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Bronchial rupture is a rare and serious complication of blunt chest trauma, which can be easily overlooked on initial evaluation in the emergency room (ER) as the focus of the attending physician is diverted to more obvious external injuries which may not be of much significance. We present one such patient referred to us as a case of unresolved right-sided pneumothorax 2 days after intercostal drainage (ICD) tube placement.
Tracheobronchial tear refers to a mucosal tear or complete transection of the trachea or bronchi. Post-traumatic tracheobronchial tear is a rare, but life-threatening injury. It is a challenging diagnosis for the emergency physician and needs a high index of suspicion. Most of these injuries can be missed in the emergency room (ER) unless the physician suspects its possibility.
On 1 September 2009, a 25-year-old man was referred to our department as a case of road traffic accident (RTA) with right-sided tension pneumothorax with completely collapsed right lung. An intercostal chest drain (ICD) was inserted but there was no re-expansion of the right lung. The chest radiographs done before and after ICD insertion were the same.
Date and time of injury: 30 August 2009 at 11 p.m.
Mode of injury: patient was travelling in an auto, which overturned.
On arrival to our emergency department (ED) the patient was conscious and oriented, haemodynamically stable, but very dyspnoeic and his oxygen saturation was 80% on non-rebreathing mask. The patient’s ICD on the right side was patent and functioning well. There was continuous and profuse bubbling noted in the ICD bag. There was extensive subcutaneous emphysema and absent breath sounds on the right side, with tracheal deviation to the left. A bedside chest radiograph was done immediately, which showed features of right-sided tension pneumothorax with completely collapsed right lung (Fig. 1). There was no change as compared with the previous chest radiographs.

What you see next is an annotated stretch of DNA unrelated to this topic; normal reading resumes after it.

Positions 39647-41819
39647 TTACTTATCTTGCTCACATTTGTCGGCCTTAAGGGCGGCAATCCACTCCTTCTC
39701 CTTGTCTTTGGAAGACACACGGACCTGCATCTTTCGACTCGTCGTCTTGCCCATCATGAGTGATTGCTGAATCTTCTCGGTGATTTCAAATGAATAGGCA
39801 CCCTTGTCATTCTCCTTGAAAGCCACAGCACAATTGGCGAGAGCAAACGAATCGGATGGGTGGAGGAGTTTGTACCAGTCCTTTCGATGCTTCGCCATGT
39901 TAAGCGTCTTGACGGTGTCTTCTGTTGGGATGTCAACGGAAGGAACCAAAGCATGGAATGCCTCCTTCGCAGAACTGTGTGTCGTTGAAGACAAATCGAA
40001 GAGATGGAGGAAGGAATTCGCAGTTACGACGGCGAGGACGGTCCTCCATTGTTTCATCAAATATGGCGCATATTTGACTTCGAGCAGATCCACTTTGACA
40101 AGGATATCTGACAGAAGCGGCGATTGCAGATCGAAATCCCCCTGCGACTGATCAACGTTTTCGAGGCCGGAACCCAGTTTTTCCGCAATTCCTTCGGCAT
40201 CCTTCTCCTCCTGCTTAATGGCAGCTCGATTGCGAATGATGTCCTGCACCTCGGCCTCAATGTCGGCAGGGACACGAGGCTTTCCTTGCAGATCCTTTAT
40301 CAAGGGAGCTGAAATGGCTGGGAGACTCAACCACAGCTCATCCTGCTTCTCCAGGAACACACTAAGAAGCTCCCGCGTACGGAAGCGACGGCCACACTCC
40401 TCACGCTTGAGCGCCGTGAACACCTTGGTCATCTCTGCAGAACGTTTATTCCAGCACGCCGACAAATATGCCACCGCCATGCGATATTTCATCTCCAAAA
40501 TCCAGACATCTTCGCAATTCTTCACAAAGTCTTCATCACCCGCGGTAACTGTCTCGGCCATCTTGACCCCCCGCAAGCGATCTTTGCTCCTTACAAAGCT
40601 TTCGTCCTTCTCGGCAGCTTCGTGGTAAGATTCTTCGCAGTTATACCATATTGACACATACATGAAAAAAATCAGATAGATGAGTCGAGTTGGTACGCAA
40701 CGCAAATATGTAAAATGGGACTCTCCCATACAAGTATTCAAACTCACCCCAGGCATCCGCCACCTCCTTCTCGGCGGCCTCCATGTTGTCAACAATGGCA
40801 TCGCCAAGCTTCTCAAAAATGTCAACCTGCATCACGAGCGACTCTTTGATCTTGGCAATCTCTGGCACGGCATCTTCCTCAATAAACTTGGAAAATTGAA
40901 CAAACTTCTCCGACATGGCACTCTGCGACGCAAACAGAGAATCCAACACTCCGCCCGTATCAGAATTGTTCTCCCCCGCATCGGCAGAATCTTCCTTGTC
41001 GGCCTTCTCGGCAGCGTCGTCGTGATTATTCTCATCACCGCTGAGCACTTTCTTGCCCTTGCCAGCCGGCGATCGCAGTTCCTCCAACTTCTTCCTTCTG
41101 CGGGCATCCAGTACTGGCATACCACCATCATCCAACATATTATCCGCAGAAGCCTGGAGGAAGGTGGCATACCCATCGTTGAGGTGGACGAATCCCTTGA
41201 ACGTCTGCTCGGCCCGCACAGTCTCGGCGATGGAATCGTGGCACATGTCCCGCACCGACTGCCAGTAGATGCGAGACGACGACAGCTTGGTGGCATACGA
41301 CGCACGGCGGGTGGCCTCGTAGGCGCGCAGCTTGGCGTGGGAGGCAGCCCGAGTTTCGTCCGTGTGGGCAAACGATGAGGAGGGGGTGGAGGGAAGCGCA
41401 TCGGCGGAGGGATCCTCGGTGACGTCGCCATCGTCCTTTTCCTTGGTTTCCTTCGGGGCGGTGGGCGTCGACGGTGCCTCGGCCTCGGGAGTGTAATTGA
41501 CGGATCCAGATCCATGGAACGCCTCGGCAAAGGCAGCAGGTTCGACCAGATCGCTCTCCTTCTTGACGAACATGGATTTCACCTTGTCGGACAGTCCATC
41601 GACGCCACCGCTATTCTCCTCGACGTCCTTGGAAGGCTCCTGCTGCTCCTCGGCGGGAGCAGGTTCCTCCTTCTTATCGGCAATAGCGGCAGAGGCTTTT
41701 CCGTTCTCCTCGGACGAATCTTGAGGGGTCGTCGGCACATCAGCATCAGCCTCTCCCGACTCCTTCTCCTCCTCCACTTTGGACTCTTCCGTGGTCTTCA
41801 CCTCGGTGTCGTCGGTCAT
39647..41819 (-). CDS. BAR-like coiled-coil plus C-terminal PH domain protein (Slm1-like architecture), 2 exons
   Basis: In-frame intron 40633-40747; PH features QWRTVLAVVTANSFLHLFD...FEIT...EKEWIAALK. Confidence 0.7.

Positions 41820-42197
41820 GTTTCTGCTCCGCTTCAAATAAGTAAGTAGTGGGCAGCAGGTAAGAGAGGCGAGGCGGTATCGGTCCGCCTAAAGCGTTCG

When the ICD tube was connected to low-pressure suction the patient had symptomatic relief transiently. Hence, the possibility of bronchial injury was suspected and computed tomography (CT) of the chest was done, which showed right-sided tension pneumothorax, with ICD in situ, a large tear in the right main bronchus, multiple traumatic contusions of the left lung and multiple rib fractures (Fig. 2). Cardiothoracic surgeons’ opinion was sought and they advised immediate surgical repair with a possibility of right pneumonectomy as the bronchial defect was large. It was a case with high risk and poor prognosis, as the left lung too was contused extensively. The need for emergency surgery and prognosis were explained to the patient’s relatives, but they were not willing to give consent for further management; hence, the patient was discharged against medical advice.
A tracheal or bronchial rupture is a life-threatening lesion with non-specific presenting symptoms; hence, it is frequently unnoticed during the initial trauma assessment. The incidence of airway injury is about 1–3% of all blunt chest injuries . Approximately 75% of the injuries occur within 2 cm from the carina; the right main bronchus is more commonly injured than the trachea or left main bronchus. Bronchial tear causing tension pneumothorax is an extremely rare case which can occur due to massive escape of air from a large bronchial tear as seen in this case. An unresolved pneumothorax after ICD insertion should immediately alert the treating physician to look for bronchial injuries.
The signs and symptoms are non-specific which include dyspnoea, desaturation, hyper-resonance on percussion, decreased/absent breath sounds, hypotension, tracheal shift and distended neck veins. About 10% of the patients with tracheobronchial injury are asymptomatic . Tracheal or bronchial injury should be suspected in patients with persistent or increasing pneumothorax, despite continuous intercostal drainage.
The best results in the treatment of such ruptures are obtained by the earliest possible restoration of the continuity of the air passages; hence, early diagnosis is vital for survival. Injuries to the trachea or proximal left main bronchus typically result in pneumomediastinum and not pneumothorax .
The possible mechanisms for tracheobronchial injury are :
The diagnosis is based on:
Laceration of the bronchus involving more than one third of the circumference needs surgical repair as it tends to cause severe stenosis with repeated lung infections and collapse . Severe cases may require pneumonectomy. The prognosis after surgery depends on other associated injuries and the previous condition of the patient.
To the Department of Imaging Science, MMHRC, Madurai and the Department of Cardiothoracic & Vascular Surgery, MMHRC, Madurai.